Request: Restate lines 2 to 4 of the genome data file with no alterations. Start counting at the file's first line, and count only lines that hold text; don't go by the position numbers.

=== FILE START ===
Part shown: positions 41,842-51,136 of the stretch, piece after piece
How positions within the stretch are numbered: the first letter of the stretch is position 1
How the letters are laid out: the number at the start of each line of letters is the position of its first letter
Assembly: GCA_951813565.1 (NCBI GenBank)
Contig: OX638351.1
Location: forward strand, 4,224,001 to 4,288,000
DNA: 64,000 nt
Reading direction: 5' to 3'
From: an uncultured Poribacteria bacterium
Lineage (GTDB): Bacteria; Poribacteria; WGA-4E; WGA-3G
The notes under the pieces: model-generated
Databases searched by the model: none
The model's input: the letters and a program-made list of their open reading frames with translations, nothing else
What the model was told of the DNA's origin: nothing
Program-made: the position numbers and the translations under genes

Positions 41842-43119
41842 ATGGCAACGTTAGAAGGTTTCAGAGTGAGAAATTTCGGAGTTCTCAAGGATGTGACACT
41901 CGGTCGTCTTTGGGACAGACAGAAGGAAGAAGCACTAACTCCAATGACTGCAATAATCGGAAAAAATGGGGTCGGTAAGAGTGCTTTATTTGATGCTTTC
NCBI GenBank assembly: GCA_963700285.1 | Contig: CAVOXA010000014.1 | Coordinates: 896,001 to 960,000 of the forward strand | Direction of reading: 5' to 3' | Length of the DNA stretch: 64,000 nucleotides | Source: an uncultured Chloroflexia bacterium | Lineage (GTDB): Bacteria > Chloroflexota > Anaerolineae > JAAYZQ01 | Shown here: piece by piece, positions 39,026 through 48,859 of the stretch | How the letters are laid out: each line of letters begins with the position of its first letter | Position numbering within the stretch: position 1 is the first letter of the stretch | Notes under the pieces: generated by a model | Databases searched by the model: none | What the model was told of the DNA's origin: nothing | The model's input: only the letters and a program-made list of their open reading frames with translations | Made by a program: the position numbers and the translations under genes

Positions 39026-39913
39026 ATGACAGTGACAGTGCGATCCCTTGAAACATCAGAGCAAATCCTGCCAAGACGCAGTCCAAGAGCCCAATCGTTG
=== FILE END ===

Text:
How positions within the stretch are numbered: the first letter of the stretch is position 1
How the letters are laid out: the number at the start of each line of letters is the position of its first letter
Assembly: GCA_951813565.1 (NCBI GenBank)